Beauty's effect with beauty were bereft,
Nor it nor no remembrance what it was.
But flowers distilled, though they with winter meet,
Lose but their show; their substance still lives sweet.
sonnet : 6
Then let not winter's ragged hand deface
In thee thy summer ere thou be distilled.
Make sweet some vial, treasure thou some place
With beauty's treasure ere it be self-killed.
That use is not forbidden usury
Which happies those that pay the willing loan:
That's for thyself to breed another thee,
Or ten times happier, be it ten for one;
Ten times thyself were happier than thou art,
If ten of thine ten times refigured thee.
Then what could death do if thou shouldst depart,
Leaving thee living in posterity?
Be not self-willed, for thou art much too fair
To be death's conquest and make worms thine heir.
sonnet : 7
Lo, in the orient when the gracious light
Lifts up his burning head, each under eye
Doth homage to his new-appearing sight,
Serving with looks his sacred majesty,
And having climbed the steep-up heavenly hill,
Resembling strong youth in his middle age,
Yet mortal looks adore his beauty still,
Attending on his golden pilgrimage.
But when from highmost pitch, with weary car,
Like feeble age he reeleth from the day,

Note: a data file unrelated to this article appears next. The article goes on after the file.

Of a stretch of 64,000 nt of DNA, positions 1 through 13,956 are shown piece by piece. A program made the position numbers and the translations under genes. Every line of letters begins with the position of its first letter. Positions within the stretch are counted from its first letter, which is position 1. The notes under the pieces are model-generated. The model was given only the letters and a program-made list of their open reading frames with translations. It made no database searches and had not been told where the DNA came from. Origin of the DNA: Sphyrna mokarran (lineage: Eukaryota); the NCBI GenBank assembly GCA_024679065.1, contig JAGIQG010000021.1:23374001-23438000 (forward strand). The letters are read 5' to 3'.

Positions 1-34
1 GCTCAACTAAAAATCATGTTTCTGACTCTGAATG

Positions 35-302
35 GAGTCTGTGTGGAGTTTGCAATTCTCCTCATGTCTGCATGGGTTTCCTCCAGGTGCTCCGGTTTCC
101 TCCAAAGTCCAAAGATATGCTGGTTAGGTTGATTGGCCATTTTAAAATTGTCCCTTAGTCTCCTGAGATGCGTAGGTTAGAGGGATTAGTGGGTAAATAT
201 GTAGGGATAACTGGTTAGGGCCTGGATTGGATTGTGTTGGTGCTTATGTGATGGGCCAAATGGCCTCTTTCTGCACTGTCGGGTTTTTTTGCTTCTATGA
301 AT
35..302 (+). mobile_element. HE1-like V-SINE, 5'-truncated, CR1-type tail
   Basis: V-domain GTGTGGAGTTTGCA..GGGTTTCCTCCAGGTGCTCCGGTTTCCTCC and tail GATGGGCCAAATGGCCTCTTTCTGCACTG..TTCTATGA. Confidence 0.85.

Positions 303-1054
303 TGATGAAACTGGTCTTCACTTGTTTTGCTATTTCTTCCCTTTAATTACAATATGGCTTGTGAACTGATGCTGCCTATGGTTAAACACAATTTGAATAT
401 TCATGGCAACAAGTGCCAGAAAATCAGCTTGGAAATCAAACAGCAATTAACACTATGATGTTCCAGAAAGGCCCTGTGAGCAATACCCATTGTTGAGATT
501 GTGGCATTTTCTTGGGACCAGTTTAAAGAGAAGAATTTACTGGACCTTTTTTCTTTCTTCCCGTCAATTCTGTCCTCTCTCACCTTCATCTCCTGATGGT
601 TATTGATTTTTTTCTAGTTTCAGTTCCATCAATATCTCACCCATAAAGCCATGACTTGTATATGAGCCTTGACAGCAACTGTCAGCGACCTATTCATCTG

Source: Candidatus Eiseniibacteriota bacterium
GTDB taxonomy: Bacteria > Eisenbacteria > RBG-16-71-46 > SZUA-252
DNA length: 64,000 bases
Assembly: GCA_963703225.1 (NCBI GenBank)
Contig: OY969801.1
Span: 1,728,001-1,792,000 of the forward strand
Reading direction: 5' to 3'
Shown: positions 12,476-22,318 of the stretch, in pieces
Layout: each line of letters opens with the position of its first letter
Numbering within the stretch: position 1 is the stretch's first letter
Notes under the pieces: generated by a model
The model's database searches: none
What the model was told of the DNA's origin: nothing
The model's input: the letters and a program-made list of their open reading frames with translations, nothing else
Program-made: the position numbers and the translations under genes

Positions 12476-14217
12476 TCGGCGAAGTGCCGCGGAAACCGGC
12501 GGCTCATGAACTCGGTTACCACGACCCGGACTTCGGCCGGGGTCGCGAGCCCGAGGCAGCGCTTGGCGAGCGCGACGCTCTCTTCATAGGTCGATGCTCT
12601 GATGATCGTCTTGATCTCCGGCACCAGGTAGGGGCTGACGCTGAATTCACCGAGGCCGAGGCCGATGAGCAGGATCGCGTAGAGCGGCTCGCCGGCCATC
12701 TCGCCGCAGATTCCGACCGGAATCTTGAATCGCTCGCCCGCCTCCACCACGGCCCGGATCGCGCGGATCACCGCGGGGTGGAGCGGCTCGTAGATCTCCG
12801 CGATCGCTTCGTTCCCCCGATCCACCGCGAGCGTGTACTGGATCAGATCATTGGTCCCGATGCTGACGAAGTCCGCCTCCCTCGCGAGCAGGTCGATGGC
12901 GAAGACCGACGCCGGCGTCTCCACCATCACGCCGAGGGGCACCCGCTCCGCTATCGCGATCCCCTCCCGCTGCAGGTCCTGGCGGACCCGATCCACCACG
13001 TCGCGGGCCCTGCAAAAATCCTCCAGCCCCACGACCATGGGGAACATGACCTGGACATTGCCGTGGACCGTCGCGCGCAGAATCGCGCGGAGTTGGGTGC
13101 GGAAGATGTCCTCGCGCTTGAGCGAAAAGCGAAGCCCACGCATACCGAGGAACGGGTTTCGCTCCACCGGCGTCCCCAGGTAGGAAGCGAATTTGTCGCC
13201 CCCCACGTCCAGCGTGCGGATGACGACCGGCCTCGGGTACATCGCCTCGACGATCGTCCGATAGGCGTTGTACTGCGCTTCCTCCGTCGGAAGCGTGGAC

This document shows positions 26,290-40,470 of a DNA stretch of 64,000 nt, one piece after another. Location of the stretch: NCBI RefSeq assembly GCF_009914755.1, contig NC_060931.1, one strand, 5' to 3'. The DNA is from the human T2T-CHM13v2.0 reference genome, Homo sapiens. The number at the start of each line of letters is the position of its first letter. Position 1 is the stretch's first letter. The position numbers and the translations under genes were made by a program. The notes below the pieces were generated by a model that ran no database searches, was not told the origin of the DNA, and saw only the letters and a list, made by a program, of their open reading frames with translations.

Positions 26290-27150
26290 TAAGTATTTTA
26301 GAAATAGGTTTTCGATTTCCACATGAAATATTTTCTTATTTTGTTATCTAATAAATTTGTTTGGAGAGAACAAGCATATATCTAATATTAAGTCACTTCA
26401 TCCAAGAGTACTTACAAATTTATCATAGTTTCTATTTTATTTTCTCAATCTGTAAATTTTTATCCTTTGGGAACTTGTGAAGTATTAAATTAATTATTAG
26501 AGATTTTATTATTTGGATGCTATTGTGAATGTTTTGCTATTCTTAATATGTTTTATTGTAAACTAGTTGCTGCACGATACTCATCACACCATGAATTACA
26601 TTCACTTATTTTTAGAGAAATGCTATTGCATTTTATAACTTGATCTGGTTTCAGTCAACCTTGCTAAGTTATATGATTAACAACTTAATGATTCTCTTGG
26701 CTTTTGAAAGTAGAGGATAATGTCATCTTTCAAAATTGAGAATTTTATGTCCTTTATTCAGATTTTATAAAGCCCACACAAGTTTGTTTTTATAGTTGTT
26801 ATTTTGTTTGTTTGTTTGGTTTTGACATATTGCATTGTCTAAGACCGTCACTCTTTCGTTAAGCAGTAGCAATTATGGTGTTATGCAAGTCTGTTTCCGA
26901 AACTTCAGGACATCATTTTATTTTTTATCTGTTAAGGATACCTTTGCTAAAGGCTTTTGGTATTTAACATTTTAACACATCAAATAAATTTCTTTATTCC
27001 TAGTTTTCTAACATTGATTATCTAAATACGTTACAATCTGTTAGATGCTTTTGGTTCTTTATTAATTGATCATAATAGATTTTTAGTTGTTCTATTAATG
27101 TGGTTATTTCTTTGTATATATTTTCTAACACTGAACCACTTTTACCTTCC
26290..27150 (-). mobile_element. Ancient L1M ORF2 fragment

The eyes, 'fore duteous, now converted are
From his low tract, and look another way.
So thou, thyself outgoing in thy noon,
Unlooked on diest unless thou get a son.
sonnet : 8
Music to hear, why hear'st thou music sadly?
Sweets with sweets war not, joy delights in joy.
Why lov'st thou that which thou receiv'st not gladly,
Or else receiv'st with pleasure thine annoy?
If the true concord of well-tuned sounds
By unions married do offend thine ear,
They do but sweetly chide thee, who confounds
In singleness the parts that thou shouldst bear.
Mark how one string, sweet husband to another,
Strikes each in each by mutual ordering,
Resembling sire and child and happy mother,
Who all in one one pleasing note do sing;
Whose speechless song, being many, seeming one,
Sings this to thee: "Thou single wilt prove none."
sonnet : 9
Is it for fear to wet a widow's eye
That thou consum'st thyself in single life?
Ah, if thou issueless shalt hap to die,
The world will wail thee like a makeless wife.
The world will be thy widow, and still weep
That thou no form of thee hast left behind,
When every private widow well may keep
By children's eyes her husband's shape in mind.
Look what an unthrift in the world doth spend
Shifts but his place, for still the world enjoys it;
But beauty's waste hath in the world an end,
And kept unused, the user so destroys it.
No love toward others in that bosom sits
That on himself such murd'rous shame commits.
sonnet : 10
For shame deny that thou bear'st love to any,
Who for thyself art so unprovident.
Grant, if thou wilt, thou art beloved of many,
But that thou none lov'st is most evident;
For thou art so possessed with murd'rous hate
That 'gainst thyself thou stick'st not to conspire,
Seeking that beauteous roof to ruinate
Which to repair should be thy chief desire.
O, change thy thought, that I may change my mind!
Shall hate be fairer lodged than gentle love?
Be as thy presence is, gracious and kind,
Or to thyself at least kind-hearted prove.
Make thee another self for love of me,
That beauty still may live in thine or thee.
to be continued